Lazy owners who don't read their owner's manuals get what they deserve

The next time someone comes in here and asks a question that's clearly and plainly answered in the owner's manual, I'm going to laugh my ass off knowing they're getting the royal treatment when they take the car
in for service:
- - - Dear Tom and Ray: I have a mechanics? ethics question for you.
I drive a 2009 Nissan Rogue. I love this car. I was getting ready for a road trip, and I realized that there were three minor recalls on the car and that it was time for the 30,000-mile service.
So I take the car to the dealership, the guy tells me the service package they offer and then charges me $500. I tell my wife, who gets upset that I need $500 worth of service on a relatively new car.
I call the guy back, and he tells me that this is the ?premium? service package, and that they already started so I can?t change it.
I ask him why he only offered me the premium service package, and he says that I didn?t ask for any other service packages.
Did my dealership?s mechanic take me for a ride, or does he not need to tell me the options? I now know that I can download all my suggested maintenance requirements, broken down by mileage, from the Nissan website, and I plan to do this from now on. I guess I feel this is partially my fault for not being an informed consumer, but I also think the mechanic should have explained the ?premium? service to me in more detail. What do you think?
? Dave
Tom: I think you?re exactly right, Dave. Your mechanic was not entirely honest with you and you should have been a more informed consumer.
Ray: Your wife also is right. A car with 30,000 miles on it should need almost nothing ? certainly not $500 worth of regular maintenance.
Tom: A lot of dealerships make a lot of money by adding extra services to the scheduled maintenance routines. You have the right to decline these extra flushes, inspections and fuzzy-dice rotations. But in order to do that, you need to know what is required.
Ray: That information is available not only online, but also in the back of your owner?s manual (that?s the rectangular thing wrapped in cellophane in the bottom of your glove box, Dave).
Tom: You also have the right to take your car to someplace other than the dealer for its scheduled maintenance, even if it?s still under warranty. Simply present any mechanic you like with the list of required maintenance from the back of your owner?s manual and ask for an estimate. You can compare that price with what your dealer is charging for the same services and decide from there.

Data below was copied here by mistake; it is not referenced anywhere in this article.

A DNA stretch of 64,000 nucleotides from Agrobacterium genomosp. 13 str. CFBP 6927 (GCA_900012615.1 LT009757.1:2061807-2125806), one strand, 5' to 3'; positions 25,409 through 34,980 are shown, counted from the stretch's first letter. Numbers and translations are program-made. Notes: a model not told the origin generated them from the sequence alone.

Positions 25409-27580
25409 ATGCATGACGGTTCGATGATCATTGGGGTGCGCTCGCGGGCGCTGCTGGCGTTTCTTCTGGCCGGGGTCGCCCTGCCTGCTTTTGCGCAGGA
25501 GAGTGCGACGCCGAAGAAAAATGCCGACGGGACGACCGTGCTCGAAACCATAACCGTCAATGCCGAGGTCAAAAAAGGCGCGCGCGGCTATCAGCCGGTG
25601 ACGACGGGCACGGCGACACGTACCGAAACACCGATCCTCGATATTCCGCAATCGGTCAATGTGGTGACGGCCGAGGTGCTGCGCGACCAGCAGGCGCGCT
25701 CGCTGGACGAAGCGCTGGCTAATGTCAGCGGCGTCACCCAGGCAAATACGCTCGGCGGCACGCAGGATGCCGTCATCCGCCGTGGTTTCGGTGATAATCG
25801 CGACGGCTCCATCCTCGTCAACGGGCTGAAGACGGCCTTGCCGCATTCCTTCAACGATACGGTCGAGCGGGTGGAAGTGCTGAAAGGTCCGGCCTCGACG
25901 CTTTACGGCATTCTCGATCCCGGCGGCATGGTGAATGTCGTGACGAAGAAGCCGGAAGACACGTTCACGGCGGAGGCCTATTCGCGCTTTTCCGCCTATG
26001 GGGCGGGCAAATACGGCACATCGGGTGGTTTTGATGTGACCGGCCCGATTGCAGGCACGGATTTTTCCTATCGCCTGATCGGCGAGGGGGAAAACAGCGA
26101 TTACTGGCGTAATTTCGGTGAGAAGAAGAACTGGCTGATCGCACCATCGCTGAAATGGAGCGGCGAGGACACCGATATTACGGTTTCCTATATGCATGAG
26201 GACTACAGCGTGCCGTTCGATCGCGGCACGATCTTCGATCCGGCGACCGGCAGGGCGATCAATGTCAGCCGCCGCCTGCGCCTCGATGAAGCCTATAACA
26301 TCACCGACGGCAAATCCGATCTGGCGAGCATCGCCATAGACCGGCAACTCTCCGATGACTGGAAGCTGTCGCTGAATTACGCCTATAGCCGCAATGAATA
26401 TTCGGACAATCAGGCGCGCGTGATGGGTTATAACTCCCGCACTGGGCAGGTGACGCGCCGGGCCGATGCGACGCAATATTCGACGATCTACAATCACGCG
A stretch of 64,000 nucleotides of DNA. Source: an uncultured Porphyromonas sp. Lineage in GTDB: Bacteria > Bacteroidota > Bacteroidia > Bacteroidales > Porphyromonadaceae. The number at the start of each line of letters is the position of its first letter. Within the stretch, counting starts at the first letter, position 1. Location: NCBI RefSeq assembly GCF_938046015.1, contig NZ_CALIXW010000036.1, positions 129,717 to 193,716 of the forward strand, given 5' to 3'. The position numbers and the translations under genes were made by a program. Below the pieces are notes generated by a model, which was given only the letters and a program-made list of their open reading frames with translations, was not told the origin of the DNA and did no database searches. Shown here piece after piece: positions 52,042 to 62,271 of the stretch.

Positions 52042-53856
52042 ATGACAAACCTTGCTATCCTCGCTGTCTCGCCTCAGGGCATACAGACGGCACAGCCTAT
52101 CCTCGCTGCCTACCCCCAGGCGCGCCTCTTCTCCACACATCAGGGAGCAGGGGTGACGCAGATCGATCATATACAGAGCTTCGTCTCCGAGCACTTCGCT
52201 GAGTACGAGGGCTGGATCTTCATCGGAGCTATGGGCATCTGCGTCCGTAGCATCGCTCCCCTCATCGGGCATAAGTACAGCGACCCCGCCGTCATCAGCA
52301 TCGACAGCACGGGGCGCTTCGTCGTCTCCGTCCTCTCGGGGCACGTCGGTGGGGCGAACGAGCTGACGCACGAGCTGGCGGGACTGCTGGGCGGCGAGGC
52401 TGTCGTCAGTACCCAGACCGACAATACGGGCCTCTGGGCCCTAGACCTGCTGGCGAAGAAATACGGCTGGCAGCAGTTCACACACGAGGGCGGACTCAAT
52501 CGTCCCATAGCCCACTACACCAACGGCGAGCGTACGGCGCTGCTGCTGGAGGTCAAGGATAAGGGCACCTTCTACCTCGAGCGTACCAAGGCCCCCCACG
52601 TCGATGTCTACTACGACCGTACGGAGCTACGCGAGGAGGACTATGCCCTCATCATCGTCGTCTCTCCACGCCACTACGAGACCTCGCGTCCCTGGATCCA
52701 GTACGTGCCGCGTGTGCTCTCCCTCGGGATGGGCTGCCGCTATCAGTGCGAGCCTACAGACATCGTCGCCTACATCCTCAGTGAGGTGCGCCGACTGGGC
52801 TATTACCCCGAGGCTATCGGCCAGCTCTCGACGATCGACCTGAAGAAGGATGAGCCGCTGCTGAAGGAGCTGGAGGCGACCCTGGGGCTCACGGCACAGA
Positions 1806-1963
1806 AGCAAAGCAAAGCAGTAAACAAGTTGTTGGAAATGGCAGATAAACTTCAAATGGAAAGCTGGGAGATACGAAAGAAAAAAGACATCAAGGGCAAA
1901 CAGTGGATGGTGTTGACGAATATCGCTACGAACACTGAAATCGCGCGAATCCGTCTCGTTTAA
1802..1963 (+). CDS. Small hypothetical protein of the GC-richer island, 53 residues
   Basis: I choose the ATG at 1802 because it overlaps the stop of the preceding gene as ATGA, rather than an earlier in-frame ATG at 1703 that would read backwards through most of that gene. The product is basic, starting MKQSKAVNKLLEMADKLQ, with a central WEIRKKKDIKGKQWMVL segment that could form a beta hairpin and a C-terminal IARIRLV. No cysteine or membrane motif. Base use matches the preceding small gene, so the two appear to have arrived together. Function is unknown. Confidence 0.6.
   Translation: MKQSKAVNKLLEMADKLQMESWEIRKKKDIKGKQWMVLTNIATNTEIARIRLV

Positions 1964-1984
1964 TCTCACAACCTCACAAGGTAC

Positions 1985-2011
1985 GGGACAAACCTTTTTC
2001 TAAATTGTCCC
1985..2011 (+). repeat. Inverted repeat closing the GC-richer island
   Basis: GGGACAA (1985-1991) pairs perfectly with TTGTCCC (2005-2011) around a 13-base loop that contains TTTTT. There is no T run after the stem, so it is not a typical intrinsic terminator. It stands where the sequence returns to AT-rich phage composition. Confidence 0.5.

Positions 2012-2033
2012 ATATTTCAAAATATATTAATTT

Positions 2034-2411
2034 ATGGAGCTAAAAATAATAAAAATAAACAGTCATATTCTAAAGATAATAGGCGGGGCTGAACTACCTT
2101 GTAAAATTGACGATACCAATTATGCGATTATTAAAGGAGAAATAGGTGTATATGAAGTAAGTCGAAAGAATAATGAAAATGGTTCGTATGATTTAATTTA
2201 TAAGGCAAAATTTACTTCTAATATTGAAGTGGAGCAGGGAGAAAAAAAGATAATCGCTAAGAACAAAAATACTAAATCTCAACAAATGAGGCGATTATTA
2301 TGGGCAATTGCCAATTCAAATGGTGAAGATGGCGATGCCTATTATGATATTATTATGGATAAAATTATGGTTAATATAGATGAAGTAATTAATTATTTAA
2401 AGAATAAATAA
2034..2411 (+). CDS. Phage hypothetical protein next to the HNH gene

Ray: We also recommend that customers ask whoever does the service to stamp or sign the spot in the back of the manual that indicates that the scheduled maintenance has been performed. You?ll probably never need proof, but if you do have an engine warranty claim someday, it?s good to have that.
Tom: And as far as your dealership?s mechanic is concerned, he was sleazy on two counts. First, he absolutely should have explained to you that there are several levels of service. Once he does that, he can take his best shot at persuading you to opt for the more expensive one. But the choice should be yours. The fact that he didn?t do that lands him squarely on our fecal roster.
Ray: And second, when you called him and asked him to stop the work, he should have said, ?I?ll have them switch you to the basic service, and even if they?ve already done some of the work, we?ll only charge you the lower price.? That could have earned your loyalty as a customer for years. But instead, he was more interested in taking in a few extra bucks.
Tom: But you also bear some responsibility, in this case, for being an uninformed consumer, Dave. Now you know better. So next time, you?ll not only go somewhere else for your service, but you?ll bring with you your Nissan-approved list. And maybe a couple of large friends with baseball bats.